Mostly everyone with an indoor cat will spay or neuter, or at least they might intend to do it until they stumble upon misinformation on the internet or simply procrastinate.
“One problem is that people can wait too long, unaware that, oops, some kittens start to cycle as early as 5 months, and many at 6 months,” says Dr. Brian Holub, chief medical officer at VetCor. “So, before you know it, Mother Nature takes over.”
Intact cats demonstrate behaviors that cat parents can find challenging to live with, causing frustration and even ending up with the cat losing his or her home. Dr. Julie Levy, who co-founded the Million Cat Challenge (with Dr. Kate Hurley), a shelter-based campaign that has saved millions of cats in shelters across North America, says because of the fractured human/animal bond, so many cats in heat unexpectedly land in shelters for behaviors that never would have occurred if the cats were spayed/neutered. Sometimes intact cats are just given the boot and put outdoors. Of course, all that does is add to an overpopulation problem.
Here are the top four of those intact behavior challenges cat parents will face:
Lots and lots of kittens. Dr. Holub points out that, unlike female dogs who generally may experience estrus twice a year (some dogs three times a year and some only once a year, dependent on breed or mix), female cats can come in and out of estrus in an entire month — mostly spending the month in estrus. And the intact guys are always ready.
Cats are induced ovulaters, meaning that the act of breeding stimulates the release of eggs from the ovaries. Most females require three to four matings within a 24-hour period for ovulation to occur. Then, no time for a break — it’s back to business. It only takes a minute or two for cats to mate, and cats may mate multiple times in a very short period of time. The point is that cats are experts at reproduction.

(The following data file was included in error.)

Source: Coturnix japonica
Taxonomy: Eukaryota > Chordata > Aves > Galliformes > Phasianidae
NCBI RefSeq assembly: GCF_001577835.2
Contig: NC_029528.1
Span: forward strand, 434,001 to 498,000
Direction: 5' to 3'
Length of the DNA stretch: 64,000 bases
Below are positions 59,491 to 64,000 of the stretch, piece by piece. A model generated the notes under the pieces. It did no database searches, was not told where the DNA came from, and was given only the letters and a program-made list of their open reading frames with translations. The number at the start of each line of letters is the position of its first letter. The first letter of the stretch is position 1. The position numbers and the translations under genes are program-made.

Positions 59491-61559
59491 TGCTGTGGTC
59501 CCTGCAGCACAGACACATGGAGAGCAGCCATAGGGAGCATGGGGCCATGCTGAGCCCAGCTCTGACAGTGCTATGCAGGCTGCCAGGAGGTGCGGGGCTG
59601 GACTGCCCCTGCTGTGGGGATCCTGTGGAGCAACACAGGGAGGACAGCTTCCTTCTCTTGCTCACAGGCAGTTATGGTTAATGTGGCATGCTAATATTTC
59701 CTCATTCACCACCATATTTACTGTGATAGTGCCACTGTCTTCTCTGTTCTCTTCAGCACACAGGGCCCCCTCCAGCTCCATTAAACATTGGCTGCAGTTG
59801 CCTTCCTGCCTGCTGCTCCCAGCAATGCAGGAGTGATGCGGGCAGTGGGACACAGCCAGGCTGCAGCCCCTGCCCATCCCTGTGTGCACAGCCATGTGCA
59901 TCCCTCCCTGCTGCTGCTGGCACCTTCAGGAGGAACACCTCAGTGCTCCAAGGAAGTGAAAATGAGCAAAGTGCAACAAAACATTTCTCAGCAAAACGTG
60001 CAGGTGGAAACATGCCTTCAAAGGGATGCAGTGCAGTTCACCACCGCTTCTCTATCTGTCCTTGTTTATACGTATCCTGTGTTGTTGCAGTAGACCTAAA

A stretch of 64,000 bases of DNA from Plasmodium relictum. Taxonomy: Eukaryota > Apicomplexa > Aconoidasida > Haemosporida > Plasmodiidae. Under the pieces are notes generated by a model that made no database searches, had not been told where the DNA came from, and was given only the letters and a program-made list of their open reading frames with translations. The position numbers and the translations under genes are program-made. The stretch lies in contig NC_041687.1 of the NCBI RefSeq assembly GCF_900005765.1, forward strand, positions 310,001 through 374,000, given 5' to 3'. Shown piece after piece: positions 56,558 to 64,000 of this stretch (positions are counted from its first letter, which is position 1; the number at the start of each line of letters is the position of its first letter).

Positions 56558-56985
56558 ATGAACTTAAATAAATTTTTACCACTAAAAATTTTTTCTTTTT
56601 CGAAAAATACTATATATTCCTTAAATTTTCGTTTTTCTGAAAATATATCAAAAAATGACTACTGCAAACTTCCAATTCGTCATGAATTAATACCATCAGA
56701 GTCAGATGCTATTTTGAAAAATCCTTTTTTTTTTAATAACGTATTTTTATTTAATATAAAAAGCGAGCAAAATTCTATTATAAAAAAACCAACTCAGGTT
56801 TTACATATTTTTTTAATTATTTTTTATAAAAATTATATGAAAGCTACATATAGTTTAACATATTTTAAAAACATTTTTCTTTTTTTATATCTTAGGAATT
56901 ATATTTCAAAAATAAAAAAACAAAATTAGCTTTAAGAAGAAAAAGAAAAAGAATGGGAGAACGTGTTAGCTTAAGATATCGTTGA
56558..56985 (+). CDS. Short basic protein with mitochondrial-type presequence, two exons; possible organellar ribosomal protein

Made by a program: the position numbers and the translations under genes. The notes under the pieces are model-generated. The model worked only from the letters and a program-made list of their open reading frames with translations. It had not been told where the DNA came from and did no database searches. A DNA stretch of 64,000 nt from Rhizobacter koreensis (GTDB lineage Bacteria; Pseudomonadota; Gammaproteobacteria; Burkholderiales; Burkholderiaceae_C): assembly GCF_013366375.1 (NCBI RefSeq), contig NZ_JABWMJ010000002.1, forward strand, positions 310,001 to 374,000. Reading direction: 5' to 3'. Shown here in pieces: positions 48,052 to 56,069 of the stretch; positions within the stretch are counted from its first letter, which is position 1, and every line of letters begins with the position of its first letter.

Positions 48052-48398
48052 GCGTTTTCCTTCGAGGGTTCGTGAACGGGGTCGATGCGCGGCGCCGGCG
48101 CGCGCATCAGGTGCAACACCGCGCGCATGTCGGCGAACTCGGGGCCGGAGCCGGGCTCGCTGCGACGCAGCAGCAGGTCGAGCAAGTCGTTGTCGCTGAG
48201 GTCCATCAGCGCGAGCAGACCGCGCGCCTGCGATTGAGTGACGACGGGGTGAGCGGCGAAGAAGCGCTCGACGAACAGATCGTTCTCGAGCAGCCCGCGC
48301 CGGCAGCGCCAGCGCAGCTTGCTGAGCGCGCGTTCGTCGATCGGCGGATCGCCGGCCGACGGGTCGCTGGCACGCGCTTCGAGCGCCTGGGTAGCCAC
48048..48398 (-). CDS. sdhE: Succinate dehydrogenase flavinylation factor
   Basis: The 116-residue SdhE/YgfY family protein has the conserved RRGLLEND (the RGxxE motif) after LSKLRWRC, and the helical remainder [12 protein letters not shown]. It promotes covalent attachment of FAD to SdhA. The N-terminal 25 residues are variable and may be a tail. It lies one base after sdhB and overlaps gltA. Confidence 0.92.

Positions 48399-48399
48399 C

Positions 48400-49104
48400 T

Always escaping. Indoor cats in heat or male cats seeking romance will surprise you, finding ways to get out of the house. It’s as if they stay up all night devising a complex plan: “When he opens the door to get the mail, I meow here and then when he is distracted and looks away, I make a break for it!” Of course, cats don’t engineer complex plans to speed date, but certainly when hormones do their dance, there is only one thing on their minds.
The spraying. The urine spraying is everywhere, not only from male cats but female cats, too. The males spray urine in a horizontal direction against vertical surfaces like walls, doors and furniture, to deter other males from what they consider their territory and also to attract females. Meanwhile, females spray to announce that they are in heat. This urine spray contains pheromones, making it even more enticing to other cats.
The noise. Of course, if the cat senses a mate outside and is “trapped” inside, you may hear a rock concert of caterwauling all night long.
The right age
The traditional concern has been health risks to kittens associated with fixing by 5 months. Getting bits and pieces of information from the internet can lead to misunderstandings. For example, over the past several years, researchers have demonstrated that for some dog breeds that are spay/neutered early (the definition of “early” varies), there may be an increased risk of some types of cancers later in life. Dr. Holub replies with what appears to be the obvious: “Cats aren’t small dogs.”